"Why has Juneteenth, a commemoration of the African-American holocaust from the legacy of slavery, not received the same support from the governor of Missouri?" wrote Myers.
The letter, which was copied to several legislators, has done little to assuage several black lawmakers still reeling from Faulkner's purported "bitches" comment. "I'm one person of color who can tell you that the Missouri Arts Council is doing an excellent job," says Maria Chappelle-Nadal, who represents University City in the Missouri House of Representatives.
Chappelle-Nadal refutes Faulkner's claim of racial bias within the arts council, and in 2005 conducted an audit in which she found MAC fulfilled 84 percent of the funding requests made by African-American and ethnic arts groups. By comparison the agency fulfilled 78 percent of grants requested from white groups, says Chappelle-Nadal.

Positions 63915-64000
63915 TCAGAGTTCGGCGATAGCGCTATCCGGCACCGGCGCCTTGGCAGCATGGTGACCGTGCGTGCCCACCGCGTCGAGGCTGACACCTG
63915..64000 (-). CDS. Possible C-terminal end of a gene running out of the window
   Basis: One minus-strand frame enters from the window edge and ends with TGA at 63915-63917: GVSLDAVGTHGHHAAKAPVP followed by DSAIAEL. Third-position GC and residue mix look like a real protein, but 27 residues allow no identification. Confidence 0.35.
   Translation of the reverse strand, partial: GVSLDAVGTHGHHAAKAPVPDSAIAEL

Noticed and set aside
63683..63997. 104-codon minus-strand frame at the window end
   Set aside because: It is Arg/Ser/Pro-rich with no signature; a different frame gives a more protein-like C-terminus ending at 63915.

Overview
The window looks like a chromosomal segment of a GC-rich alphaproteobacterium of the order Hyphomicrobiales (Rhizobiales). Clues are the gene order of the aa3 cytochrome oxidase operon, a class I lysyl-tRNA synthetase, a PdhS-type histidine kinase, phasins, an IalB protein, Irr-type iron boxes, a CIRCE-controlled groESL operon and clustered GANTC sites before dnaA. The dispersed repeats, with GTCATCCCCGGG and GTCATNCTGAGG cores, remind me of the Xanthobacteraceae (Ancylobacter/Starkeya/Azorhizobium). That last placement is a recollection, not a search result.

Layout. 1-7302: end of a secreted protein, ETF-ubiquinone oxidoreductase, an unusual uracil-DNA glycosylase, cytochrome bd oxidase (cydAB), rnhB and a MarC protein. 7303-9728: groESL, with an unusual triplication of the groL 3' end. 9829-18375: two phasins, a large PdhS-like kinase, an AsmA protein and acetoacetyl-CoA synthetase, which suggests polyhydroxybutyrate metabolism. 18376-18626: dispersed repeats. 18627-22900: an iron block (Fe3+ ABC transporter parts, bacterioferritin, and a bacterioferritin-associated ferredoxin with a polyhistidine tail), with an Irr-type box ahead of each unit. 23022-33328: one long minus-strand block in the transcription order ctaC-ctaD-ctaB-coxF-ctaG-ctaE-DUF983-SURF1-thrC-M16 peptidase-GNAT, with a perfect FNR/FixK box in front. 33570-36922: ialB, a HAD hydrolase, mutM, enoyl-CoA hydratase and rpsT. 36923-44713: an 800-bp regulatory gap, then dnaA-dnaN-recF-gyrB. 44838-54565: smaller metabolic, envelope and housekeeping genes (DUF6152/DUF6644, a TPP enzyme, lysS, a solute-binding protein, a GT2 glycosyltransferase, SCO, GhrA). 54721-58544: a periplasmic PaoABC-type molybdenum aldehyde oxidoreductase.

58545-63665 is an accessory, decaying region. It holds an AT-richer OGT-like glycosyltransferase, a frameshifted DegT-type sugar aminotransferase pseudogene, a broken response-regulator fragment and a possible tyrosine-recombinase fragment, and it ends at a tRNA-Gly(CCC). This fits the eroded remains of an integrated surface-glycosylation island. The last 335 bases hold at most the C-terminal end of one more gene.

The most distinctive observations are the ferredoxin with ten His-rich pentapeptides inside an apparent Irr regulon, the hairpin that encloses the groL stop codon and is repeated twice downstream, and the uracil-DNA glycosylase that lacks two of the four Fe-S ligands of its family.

"I think in general people want to support the Juneteenth concept," says State Representative Connie Johnson, the minority whip from St. Louis City. "But there remain questions about the person heading the effort. Is Mr. Faulkner part of the solution or part of the problem?"
As this article went to press, it seemed unlikely the Juneteenth bill would be taken up for a vote before the legislative session ended May 18. Faulkner, however, vows he'll take up the legislative fight again next year and says he's at work organizing a commission to oversee the $2 million.
"People have tried to make this all about me," he says. "They insinuate the money is all coming to me. I know I'll be scrutinized to the nth degree over this, but at the end of the day you have to look at whether the idea has merit. If it does, it's going to happen. And I believe it does."